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O n the surface, things seemed calm. Professors came and left every two weeks, teaching courses to adult South Sudanese students on various aspects of peacebuilding. The students sang together during morning devotions, laughed while acting out dramas in class, and played boisterous volleyball matches before dinner. The staff enjoyed the liveliness of a campus brimming with activity. Yet underneath, we were all aware of the country’s instability. At any time, a spark might fly, igniting a rapidly spreading flame of violence.

While our family lived at the RECONCILE Training Center in Yei, South Sudan, we kept a grab bag—a bag we could grab quickly with our essential items: passports, some money, some food and water, etc. When our second child joined us, we added to the list of essentials another baby carrier, so both kids could easily be strapped on our backs while escaping through the woods.

Recognizing trauma

If you stay in a state of hypervigilance long enough, it starts to feel normal. That is the sad reality for many of our South Sudanese friends, and to a more limited extent, it slowly became ours. When we traveled away from Yei, and felt our bodies instinctively exhale, then we remembered that life with constant fear of war is far from normal; it is traumatizing. We also realized that wherever we went, we carried with us the horrible stories of violence, torture, and death heard regularly at the training center, a source of secondary trauma for us.

Before moving to South Sudan in late 2011, we took a course on trauma called Strategies for Trauma Awareness and Resilience (STAR). As the years passed, we became more and more aware of the effects of trauma on the community in which we lived and on our own lives. We could identify the damage it caused within relationships among colleagues, and even within our own marriage. “I feel like I have no buffer,” [referring to an unusual amount of impatience and short-temperedness] would be our first confession, helping my husband, Shelvis, and I know that the effects of trauma on our minds and bodies needed our attention.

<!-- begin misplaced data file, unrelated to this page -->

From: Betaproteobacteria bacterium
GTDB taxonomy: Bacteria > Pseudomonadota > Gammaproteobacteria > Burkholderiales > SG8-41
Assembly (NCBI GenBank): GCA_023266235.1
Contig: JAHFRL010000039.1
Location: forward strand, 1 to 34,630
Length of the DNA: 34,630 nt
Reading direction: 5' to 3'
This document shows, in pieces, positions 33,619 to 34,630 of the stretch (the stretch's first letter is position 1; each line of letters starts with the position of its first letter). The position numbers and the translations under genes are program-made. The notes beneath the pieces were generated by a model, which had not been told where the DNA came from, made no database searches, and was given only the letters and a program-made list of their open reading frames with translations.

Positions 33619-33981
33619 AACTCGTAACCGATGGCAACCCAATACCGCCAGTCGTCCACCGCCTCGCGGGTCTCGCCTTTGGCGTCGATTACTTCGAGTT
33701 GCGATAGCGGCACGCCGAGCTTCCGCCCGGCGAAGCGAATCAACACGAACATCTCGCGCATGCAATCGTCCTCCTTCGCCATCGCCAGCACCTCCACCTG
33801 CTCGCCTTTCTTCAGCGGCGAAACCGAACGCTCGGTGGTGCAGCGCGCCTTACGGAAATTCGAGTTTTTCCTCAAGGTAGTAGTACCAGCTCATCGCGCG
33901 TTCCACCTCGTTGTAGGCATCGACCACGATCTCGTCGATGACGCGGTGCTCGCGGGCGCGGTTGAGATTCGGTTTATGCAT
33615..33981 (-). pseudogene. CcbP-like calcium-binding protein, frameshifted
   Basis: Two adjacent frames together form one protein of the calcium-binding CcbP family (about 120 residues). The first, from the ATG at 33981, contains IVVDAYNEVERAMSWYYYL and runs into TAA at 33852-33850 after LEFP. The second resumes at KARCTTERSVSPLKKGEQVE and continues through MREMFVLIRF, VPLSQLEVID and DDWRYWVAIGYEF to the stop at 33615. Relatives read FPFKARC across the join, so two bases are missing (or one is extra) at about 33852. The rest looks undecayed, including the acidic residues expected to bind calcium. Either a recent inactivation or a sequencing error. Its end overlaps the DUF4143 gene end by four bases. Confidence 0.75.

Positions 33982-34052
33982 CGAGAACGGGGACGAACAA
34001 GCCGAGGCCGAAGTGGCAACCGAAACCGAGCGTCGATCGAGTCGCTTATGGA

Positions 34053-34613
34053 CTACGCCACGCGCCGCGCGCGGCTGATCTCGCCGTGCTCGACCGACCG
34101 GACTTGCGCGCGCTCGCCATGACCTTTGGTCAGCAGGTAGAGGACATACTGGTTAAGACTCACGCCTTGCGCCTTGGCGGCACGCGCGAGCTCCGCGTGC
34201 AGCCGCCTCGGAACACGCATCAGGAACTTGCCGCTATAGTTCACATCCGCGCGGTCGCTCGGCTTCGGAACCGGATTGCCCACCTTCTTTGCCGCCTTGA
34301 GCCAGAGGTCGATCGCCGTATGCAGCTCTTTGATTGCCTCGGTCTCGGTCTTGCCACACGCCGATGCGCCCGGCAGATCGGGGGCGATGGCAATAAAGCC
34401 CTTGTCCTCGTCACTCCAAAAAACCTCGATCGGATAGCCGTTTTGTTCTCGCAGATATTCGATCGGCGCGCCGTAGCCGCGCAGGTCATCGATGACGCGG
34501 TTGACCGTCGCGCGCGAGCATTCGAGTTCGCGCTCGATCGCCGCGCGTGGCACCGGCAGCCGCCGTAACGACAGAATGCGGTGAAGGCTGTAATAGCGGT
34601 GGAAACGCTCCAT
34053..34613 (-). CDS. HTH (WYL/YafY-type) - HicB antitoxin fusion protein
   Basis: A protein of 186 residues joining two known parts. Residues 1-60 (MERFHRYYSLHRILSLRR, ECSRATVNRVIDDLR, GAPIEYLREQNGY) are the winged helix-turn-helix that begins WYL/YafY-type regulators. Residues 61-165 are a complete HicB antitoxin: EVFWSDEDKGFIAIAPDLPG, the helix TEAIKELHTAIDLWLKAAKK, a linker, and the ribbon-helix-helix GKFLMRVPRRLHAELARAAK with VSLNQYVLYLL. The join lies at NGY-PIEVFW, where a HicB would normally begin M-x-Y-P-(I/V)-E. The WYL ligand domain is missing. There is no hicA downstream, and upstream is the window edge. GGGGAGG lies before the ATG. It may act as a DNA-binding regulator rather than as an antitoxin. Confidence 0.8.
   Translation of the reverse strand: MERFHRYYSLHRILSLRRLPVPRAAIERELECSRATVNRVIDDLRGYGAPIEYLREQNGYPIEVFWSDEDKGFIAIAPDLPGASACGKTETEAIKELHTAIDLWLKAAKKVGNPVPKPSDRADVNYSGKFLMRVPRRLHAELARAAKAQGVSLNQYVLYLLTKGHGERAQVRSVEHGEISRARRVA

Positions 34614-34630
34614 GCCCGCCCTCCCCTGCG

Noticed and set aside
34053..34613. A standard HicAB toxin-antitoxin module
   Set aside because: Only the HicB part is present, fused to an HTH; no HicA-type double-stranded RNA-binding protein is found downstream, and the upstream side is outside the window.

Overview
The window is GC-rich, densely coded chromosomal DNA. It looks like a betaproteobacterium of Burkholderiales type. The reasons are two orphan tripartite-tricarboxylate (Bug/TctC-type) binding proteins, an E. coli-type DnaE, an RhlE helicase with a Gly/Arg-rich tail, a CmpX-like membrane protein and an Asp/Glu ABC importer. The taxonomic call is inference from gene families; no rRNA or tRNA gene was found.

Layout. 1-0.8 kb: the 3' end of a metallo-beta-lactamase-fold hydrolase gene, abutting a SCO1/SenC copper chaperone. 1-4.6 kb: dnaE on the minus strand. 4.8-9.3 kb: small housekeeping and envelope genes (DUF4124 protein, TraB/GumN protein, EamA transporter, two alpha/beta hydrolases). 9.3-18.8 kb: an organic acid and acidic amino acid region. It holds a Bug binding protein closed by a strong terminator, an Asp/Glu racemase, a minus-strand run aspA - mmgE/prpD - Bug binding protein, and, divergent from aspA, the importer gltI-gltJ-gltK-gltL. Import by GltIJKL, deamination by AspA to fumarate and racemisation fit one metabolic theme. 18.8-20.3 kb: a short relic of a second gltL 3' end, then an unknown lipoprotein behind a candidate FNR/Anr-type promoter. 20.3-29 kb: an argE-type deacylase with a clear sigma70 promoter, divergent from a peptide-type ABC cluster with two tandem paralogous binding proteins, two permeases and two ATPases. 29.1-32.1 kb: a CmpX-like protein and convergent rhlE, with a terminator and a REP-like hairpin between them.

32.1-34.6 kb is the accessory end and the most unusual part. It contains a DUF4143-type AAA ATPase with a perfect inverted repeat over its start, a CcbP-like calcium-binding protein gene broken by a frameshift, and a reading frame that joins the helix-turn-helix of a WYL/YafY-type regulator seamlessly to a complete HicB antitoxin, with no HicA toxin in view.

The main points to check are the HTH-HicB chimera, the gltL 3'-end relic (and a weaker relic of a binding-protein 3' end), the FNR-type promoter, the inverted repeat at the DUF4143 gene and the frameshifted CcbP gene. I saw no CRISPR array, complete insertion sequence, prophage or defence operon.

Working towards healing trauma

Our most intimate encounter with strategic trauma healing came when we facilitated a course on the topic for church leaders at a theological college in 2017. The college, like our family, had to move to Arua, Uganda, when fighting reached our hometown of Yei. The majority of the students became refugees when crossing the border, and their families settled in the camps.

In class, trauma was compared to a physical wound, as both require time and care to heal. Using the book Healing the Wounds of Trauma; How the Church Can Help, we defined trauma as a wound of the heart, caused when a person is “overwhelmed with intense fear, helplessness, or horror.”  After hearing the definition, all the church leaders self-identified as traumatized.

The student-built classroom with tarp walls became our safe space, where personal stories of deep pain began to flow. Trauma involves loss and the need to grieve, and these church leaders were processing so much loss: loss of their homes, possessions, church families, livelihoods, and loved ones. So, they took turns listening to one another, really listening, listening well. In an effort to apply the lessons about trauma recovery, students intentionally made time to care for their own bodies, minds, and souls, by establishing healthy routines.

In addition, based on the example of Psalm 13, they crafted their own laments to God, crying out in their agony, not hiding their anger, and affirming still their trust in God’s faithfulness. I’ll never forget the lament which described people in South Sudan being slaughtered like chickens.

Over time, a sense of relief emerged; steps towards healing felt tangible. The church leaders started to own their stories, instead of being owned by them. While each student would continue their healing journey over time, they became eager to facilitate trauma recovery for the members of their churches in the camps.

And something happened in me too. I came to fully embrace the general truths of trauma that cut across experiences. I could no longer say, “They have lost so much more than me, I shouldn’t complain.”  If we do not intentionally address our internal wounds, no matter how they compare to others, those wounds will not heal but fester and do more damage in the long run. With this new realization, it became easier for me to share with the students in class bits of my own story, though notably less dramatic. They seemed to appreciate my vulnerability and never made me feel judged.